The Islamic Republic seems determined to continue its uranium enrichment program, even though it will certainly face further isolation politically and in the global marketplace. Although the former Iranian president, Mohammad Khatami, urged the Iranian government to pay “a certain price” in order to resolve the nuclear standoff and to avoid the second sanctions resolution at the UN, the current president, Mahmoud Ahmadinejad, announced that he will be going to the UN to personally defend the country’s nuclear program.
Enrichment of uranium has become the defining policy of Ahmadinejad’s presidency; notwithstanding the fact that the uranium enrichment does not enrich the Iranian economy. On the contrary, with the escalating sanctions and the country becoming increasingly isolated, the enrichment program will have economic and financial costs associated with it that might prove unbearable even for the political leadership in Tehran. Foreign investment in the foreseeable future is out. Gasoline import will be endangered. Inflation and unemployment will worsen. The lack of social justice and the sun-standard living conditions for the poor will become even more pronounced.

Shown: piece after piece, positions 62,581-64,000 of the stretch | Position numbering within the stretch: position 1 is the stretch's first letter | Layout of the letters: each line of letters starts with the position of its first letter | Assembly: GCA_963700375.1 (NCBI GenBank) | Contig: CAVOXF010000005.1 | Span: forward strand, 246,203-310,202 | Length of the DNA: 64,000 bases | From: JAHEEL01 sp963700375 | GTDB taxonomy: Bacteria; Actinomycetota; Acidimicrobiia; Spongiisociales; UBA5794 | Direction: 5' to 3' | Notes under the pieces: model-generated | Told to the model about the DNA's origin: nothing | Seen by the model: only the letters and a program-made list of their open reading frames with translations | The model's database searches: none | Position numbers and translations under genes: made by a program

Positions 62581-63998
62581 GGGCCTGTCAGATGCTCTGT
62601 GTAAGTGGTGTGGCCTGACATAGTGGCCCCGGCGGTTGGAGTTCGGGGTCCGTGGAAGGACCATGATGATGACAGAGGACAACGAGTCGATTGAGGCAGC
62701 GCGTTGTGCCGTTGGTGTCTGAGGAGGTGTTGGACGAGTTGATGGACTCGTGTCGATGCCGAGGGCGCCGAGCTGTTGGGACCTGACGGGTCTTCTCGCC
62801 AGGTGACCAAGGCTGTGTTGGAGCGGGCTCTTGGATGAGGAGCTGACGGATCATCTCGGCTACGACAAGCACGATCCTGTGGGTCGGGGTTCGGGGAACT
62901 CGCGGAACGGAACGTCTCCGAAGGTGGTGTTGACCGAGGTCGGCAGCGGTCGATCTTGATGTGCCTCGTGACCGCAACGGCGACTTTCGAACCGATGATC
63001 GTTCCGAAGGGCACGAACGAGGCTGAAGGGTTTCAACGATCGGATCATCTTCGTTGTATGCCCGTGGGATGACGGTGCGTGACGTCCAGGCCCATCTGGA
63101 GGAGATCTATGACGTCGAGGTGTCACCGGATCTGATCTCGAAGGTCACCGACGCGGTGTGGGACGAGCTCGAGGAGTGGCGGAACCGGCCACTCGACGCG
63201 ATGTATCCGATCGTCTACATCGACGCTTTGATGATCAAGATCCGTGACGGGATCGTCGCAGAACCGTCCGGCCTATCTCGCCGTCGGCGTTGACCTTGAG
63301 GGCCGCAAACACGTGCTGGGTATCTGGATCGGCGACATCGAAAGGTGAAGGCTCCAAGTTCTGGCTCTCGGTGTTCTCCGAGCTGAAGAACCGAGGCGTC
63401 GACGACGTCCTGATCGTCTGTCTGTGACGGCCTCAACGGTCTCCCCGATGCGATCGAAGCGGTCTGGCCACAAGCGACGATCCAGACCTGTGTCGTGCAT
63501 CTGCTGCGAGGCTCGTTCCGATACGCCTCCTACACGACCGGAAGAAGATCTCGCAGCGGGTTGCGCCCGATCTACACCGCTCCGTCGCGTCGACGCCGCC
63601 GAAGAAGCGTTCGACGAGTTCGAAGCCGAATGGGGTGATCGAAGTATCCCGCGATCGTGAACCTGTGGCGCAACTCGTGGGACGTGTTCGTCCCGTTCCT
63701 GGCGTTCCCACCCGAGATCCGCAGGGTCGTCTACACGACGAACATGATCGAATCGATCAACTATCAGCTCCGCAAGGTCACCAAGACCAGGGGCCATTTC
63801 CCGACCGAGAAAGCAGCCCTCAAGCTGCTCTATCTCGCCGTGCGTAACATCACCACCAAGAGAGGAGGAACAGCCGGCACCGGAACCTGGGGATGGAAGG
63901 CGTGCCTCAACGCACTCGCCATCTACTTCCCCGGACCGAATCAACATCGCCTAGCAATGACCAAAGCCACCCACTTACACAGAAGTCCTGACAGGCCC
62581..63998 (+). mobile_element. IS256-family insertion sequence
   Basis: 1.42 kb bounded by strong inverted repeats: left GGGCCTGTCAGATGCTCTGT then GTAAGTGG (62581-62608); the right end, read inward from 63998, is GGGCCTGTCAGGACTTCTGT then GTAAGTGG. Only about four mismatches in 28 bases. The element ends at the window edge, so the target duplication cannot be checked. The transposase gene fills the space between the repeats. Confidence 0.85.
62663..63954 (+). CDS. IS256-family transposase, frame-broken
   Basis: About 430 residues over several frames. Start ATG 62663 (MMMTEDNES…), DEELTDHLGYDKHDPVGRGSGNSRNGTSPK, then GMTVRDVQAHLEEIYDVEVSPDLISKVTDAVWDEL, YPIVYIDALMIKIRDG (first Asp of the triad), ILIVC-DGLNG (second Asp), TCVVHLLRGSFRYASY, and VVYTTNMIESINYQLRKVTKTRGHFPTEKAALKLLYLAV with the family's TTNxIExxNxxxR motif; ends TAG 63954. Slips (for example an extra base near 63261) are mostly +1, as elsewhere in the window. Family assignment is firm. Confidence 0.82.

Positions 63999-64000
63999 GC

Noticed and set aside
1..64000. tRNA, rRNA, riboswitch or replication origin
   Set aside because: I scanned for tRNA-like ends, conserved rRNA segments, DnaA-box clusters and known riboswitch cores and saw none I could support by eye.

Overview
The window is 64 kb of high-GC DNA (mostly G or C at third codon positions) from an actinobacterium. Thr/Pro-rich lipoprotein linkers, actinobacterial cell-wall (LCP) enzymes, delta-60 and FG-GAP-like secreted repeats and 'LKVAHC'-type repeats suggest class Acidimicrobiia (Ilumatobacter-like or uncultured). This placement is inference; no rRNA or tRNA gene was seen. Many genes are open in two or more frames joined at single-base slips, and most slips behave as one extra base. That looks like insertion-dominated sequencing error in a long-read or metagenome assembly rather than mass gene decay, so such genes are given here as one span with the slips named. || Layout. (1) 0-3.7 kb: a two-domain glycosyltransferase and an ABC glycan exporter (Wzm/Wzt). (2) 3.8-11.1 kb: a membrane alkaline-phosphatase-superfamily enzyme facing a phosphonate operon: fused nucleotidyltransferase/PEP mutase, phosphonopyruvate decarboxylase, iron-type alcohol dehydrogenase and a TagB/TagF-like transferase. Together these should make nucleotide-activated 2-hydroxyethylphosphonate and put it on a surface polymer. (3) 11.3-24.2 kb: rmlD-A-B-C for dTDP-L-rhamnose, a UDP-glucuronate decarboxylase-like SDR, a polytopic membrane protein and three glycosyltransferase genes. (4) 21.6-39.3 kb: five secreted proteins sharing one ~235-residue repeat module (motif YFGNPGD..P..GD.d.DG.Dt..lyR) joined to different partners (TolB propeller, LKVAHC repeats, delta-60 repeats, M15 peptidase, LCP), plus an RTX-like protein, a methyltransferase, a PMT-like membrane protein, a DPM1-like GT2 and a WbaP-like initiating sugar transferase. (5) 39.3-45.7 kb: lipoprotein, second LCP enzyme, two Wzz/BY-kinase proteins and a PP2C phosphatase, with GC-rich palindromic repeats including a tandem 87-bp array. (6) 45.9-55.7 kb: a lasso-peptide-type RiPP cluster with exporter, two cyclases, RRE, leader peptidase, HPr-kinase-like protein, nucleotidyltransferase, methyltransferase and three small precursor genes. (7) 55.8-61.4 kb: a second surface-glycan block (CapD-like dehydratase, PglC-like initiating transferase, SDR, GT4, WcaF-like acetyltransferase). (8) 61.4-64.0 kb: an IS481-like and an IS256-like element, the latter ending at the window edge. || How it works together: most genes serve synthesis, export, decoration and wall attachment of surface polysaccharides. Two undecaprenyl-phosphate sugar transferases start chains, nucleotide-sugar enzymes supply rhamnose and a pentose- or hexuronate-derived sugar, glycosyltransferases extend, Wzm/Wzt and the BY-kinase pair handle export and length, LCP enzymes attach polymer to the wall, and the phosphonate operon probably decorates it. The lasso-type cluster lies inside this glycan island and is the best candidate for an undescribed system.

Is the uranium enrichment worth all these? The government will say it is: it is after all an undeniable right for the nation to develop its own uranium enrichment program. But is it worth the price of ruining the country’s economy and isolating it even further in this fast-paced global age? Hardly! We just need to look where we are in comparison to other countries that were our co-equals not long ago.
GDP per Capita (US dollar)
GDP 1980 1990 2000 2005
Iran 2645 3752 5826 7979
Thailand 1355 3715 6279 8551
Malaysia 2153 4519 8927 10843
South Korea 2617 7992 16179 21868
Numbers powerfully remind us that the country’s economy and the government’s defining policies are heading in a wrong direction. The government owes its citizens much better conditions that what they now have. An advanced and prosperous Iran will make the nation and the citizens proud.